Re: a new thread

From: Ian Field (
Date: Fri May 12 2000 - 11:56:09 MDT

Excellent analysis!

However, in equating sw development to education, I was proposing nearly the opposite of the concepts upon which you based your (very astute) rationale. The human mind (and body), especially an augmented one would consist, from a conceptual perspective, of: 1) detailed schematics (genotype), 2) Hardware (physiology), 3) firmware (ingrained cognition, instinct, physiological control structures, information storage and retrieval), and 4) software (patterns of thought/processing formed by experience). From this viewpoint, learning (creating thought patterns) does loosely equate to software development.

Consider this, if one was to undertake the complexities of developing a comprehensive HCI (Human Computer Interaction) environment at the mind level (i.e. a DIRECT interface to the mind, based on something comparable to the optic nerve), the first step would be interconnectivity. If you decided to base this connectivity on the standard OSI model, you would first have to determine which layers relate to a) hardware, b) firmware and c) software. So, let's assume that you decided that everything above the network layer must be managed by the human "software" component. In saying that, I mean that a theoretical child is born with "hardware" (genetically or mechanically augmented <nanotech> structures) that handle physical connectivity, and with "firmware" (subconscious infrastructure) that handles data-link-layer communications. So, as this child grows, he/she needs to "learn" the necessary high-level communications protocols necessary to communicate with a microprocessor - he/she would need to be educated, or, programmed...

  From: The Great Cthulhu
  Sent: Friday, May 12, 2000 8:10 AM
  Subject: RE: a new thread

  Education is not equivalent to software development, at least, not using any current methodologies of software development
  and not creating any kind of resultant state that I'd call educated.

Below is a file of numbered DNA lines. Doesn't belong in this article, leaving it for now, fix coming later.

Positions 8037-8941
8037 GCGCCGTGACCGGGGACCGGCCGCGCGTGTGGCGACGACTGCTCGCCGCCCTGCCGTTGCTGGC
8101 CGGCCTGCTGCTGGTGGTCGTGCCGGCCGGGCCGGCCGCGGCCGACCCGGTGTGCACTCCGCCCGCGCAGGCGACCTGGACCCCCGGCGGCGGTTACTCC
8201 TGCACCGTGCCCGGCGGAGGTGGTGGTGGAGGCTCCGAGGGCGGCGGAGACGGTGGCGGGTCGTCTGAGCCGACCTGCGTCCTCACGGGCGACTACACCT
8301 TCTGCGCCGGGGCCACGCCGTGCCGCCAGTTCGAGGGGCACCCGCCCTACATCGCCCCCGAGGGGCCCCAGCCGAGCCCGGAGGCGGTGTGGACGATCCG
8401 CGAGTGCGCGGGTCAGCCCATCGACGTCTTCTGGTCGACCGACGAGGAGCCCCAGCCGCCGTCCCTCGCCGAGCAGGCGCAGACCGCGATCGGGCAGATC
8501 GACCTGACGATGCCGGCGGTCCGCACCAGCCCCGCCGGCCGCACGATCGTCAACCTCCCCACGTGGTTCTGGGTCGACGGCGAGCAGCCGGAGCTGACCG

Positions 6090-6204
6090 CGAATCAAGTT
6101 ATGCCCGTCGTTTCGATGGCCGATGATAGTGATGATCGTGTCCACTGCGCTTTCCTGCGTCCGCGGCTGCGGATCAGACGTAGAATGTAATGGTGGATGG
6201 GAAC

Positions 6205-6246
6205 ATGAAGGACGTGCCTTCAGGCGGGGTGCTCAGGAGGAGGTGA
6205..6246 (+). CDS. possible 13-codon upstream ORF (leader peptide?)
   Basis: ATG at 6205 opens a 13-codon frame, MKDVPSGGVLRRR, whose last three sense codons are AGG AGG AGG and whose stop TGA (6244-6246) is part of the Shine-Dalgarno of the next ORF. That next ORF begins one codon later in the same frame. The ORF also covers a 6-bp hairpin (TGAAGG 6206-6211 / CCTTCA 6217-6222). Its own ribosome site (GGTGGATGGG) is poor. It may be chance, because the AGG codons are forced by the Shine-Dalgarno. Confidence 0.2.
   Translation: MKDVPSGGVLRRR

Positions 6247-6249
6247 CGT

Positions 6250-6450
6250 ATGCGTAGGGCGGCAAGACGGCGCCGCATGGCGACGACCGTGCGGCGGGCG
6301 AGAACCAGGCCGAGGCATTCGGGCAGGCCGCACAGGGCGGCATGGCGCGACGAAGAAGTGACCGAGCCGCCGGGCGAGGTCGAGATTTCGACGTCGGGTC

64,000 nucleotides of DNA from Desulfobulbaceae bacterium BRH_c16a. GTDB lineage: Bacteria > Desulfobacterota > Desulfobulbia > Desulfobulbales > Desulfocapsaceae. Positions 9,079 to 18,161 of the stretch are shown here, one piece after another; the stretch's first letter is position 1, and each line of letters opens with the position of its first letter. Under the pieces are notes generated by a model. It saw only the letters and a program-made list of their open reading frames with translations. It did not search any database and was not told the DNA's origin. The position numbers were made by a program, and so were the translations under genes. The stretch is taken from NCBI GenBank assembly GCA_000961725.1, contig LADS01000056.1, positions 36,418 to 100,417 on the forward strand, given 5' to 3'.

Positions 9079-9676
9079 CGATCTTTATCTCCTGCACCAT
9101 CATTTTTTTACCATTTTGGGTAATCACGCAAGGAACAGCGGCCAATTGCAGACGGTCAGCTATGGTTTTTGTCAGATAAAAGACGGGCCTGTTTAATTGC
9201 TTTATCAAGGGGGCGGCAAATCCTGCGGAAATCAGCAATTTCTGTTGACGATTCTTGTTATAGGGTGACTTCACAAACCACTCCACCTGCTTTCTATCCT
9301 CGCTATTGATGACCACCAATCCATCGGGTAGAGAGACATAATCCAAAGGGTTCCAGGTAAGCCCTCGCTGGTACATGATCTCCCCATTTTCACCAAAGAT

Current software development methodologies create very rigid sets of instructions to be followed, and these instructions are
  not adaptive to their environment. A learning system must be able to adapt, and the closest thing that exists to this right
  now is Genetic Programming (a'la John Koza). It is interesting to note that while the act of pedagogy is provided by outside
  actors, the actual act of learning is self-deterministic. That is, programming someone is not teaching, because it they are
  not self-determining and the sets of rules they are being given are rigid and inflexible. A learning sytem can take suggestions,
  and there are ways to force the issue (brainwashing, in humans) to make one learn something, but just writing a few thousand
  lines of code telling a system how to do a particular activity is not teaching. A learning system must be adaptable to at least
  some new situations without reengineering.

  However, it would be interesting to augment our existing brains, which are much better at learning various things than any
  current computing technology, with even sets of rigid instructions. I would be quite interested to be able to have a full array of
  mathematical libraries on a chip in my mind, which I could then recall at will, requiring that I not memorize many complex
  mathematical formulae and their solutions, but rather only how to apply them - and recall them from the library, and have the
  computer solve them, at will. Currently, I must program this sort of thing into Mathematica or Matlab or C or whatever in a very
  cumbersome manner - just thinking about it would be much nicer :-)

  I suspect if we could have electronic dictionaries in our heads, our natural language facilities would do a much better job
  of completing translations than existing machine translation systems. By having quick recall of dictionary mappings from one's
  native language into another, one could at least conduct conversations in a stilted version of the other language, which so far
  is orders of magnitude better than the very poor, non-real-time NL processing done by computers.


    -----Original Message-----
    From: []On Behalf Of Ian Field
    Sent: Friday, May 12, 2000 2:17 AM
    Subject: a new thread

    Any thoughts on human genetic manipulation? Say, with the purpose of creating a workable interface between an electronic microprocessor and a human mind? Throw in some nanotechnology for physical interaction... Education equates to software development... Implications?

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